The Long-Range Hypersonic Weapon (LRHW) is a land-based, truck-launched weapon system capable of firing long-range hypersonic missiles. It is being developed by global security and aerospace company Lockheed Martin, for the US armed forces.
LRHW is a strategic offensive weapon system designed to counter anti-access/area-denial capabilities, neutralise the enemy’s long-range fires, and effectively engage high-value and time-critical targets.
The system can launch ultrafast, manoeuvrable hypersonic missiles to the upper regions of the Earth’s atmosphere and make them stay there beyond the reach of air and missile defence systems, before striking the designated targets, so that adversaries do not receive an opportunity to respond timely.
Orders and deliveries
The US Army awarded Lockheed Martin a contract valued at approximately $347m as part of a multiyear hypersonic weapons development initiative in August 2019. The contract aimed to support the army’s effort to develop its long-range precision missile striking capability.
Lockheed Martin and its team collaborated with the Army Hypersonic Project Office, a division of the Army Rapid Capabilities and Critical Technologies Office, to undertake the development and integration of a prototype for a land-based hypersonic strike system.
The US Army first received the first prototype hardware for the LRHW system, also referred to as Dark Eagle, at the Joint Base Lewis-McChord, Washington DC, in October 2021.
In February this year, the army’s 1st Multi-Domain Task Force long-range fires battalion, 5th Battalion, and its 3rd Field Artillery Regiment, successfully deployed the LRHW system from the Joint Base Lewis-McChord in Washington DC to Cape Canaveral, Florida, covering more than 3,100 miles distance, during the Thunderbolt Strike exercise.
The deployment served as a comprehensive rehearsal of expeditionary hypersonic launch capabilities.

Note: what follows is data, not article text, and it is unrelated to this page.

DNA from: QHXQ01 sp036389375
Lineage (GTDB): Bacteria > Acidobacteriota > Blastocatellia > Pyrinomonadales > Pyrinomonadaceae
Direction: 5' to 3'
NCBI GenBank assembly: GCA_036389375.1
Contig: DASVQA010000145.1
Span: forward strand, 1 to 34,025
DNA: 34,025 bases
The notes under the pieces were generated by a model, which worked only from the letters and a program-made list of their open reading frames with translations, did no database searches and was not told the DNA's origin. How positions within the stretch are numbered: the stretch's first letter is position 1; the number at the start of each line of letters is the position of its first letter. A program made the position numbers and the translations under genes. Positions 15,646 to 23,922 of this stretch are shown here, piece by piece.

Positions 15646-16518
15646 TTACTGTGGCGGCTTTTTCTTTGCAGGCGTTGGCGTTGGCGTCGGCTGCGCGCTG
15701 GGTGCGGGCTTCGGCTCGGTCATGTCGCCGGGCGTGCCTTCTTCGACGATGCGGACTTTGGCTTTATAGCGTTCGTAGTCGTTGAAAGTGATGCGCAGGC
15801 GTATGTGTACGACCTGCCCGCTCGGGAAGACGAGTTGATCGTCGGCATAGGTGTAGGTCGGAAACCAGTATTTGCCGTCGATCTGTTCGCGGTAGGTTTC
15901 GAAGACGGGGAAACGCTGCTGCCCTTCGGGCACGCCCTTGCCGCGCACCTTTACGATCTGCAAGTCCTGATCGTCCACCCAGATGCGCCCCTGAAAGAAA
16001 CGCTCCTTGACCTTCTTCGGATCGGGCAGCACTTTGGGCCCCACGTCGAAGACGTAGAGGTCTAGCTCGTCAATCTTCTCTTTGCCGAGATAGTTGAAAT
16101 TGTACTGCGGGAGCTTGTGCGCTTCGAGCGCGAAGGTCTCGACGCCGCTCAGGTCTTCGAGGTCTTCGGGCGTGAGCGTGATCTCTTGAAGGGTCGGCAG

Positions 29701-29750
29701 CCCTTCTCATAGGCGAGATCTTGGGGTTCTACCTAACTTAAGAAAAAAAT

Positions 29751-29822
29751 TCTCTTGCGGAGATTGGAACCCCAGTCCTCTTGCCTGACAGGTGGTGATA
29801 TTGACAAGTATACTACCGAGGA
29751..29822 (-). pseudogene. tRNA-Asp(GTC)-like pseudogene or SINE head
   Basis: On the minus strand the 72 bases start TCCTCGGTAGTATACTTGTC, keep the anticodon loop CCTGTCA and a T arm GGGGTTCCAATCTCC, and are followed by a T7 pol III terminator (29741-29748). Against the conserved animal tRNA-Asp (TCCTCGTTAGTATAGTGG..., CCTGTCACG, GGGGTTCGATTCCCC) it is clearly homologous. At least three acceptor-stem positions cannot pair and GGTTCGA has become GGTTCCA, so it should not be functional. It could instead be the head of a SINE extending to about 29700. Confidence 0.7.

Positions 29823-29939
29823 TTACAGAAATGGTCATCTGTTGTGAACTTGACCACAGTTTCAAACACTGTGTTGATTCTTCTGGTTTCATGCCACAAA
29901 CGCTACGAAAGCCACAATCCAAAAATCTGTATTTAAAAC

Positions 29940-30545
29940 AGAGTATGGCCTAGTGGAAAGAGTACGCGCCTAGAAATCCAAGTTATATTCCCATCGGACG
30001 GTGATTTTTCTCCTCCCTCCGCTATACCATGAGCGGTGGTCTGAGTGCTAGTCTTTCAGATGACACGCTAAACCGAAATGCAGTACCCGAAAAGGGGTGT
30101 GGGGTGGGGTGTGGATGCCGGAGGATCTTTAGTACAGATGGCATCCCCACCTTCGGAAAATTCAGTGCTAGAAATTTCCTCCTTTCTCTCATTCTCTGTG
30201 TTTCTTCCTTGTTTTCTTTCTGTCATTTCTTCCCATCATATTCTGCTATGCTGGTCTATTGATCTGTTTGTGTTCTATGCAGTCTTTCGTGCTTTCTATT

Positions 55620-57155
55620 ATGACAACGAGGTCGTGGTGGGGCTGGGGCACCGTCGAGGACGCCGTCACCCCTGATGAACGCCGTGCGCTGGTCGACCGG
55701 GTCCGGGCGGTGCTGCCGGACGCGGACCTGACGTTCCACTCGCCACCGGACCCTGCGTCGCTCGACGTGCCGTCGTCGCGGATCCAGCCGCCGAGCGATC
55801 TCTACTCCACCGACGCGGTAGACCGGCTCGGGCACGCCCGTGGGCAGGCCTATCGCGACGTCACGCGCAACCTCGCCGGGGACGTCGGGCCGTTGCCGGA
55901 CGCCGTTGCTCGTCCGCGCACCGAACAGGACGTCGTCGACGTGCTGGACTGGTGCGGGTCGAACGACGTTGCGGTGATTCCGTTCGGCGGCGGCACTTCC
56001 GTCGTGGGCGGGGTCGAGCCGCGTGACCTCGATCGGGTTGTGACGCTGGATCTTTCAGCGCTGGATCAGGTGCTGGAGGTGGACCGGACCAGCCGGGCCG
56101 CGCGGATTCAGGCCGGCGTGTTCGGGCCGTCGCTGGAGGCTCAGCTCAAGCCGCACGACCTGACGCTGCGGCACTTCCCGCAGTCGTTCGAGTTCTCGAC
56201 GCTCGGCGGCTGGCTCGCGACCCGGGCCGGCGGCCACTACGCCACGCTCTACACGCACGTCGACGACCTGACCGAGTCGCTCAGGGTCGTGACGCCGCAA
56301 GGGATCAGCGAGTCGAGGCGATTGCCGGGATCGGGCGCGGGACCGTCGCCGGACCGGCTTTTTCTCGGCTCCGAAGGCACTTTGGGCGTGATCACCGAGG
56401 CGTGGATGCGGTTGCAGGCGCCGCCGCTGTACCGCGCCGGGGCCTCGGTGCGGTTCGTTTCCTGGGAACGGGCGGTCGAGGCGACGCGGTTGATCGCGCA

The exercise also played a vital role in testing and strengthening the crucial command and control connections between various entities, including the US Indo-Pacific Command, the US Strategic Command, the US Army Pacific, the Army Rapid Capabilities and Critical Technologies Office, and the 1st MDTF.
LRHW system design and features
The LRHW system comprises ground-launched missiles equipped with a common hypersonic glide body (C-HGB) and associated ground equipment.
The ground equipment includes four mobile transporter-erector-launchers capable of carrying two missiles each on modified M870A4 trailers, a battery operations centre (BOC) for command and control, and a BOC support vehicle.
The system has a reported firing range of 1,725 miles.
The missile attached to the C-HGB is referred to as the All Up Round plus Canister (AUR+C). An LRHW battery comprises four TELs carrying eight AUR+Cs.
The hypersonic missiles can travel at a speed exceeding 3,800 miles per hour (Mach 5).
The C-HGB is believed to be based on the Alternate Re-Entry System developed by the US Army and Sandia National Laboratories, according to a report by the Congressional Research Service, a public policy research arm of the US Congress.
The C-HGB employs a booster rocket motor to achieve speeds significantly beyond hypersonic, after which it discards. Its aerodynamic design improves the missile’s manoeuvrability, making it more difficult for adversaries to detect and intercept.
While Lockheed Martin is the prime contractor for the project, other companies involved in the project include US-based engineering consultants Dynetics Technical Solutions and Penta Research, software engineering company Integration Innovation, aerospace and defence company Verity Integrated Systems, engineering and manufacturing services provider Martinez & Turek, and energy and defence company General Atomics.
American aerospace and defence companies General Dynamics, Moog, Northrop Grumman, and Raytheon are also engaged as subcontractors for the LRHW’s development and integration.
Dynetics, a subsidiary of Leidos, is responsible to produce C-HGB prototypes for the US’ army and navy.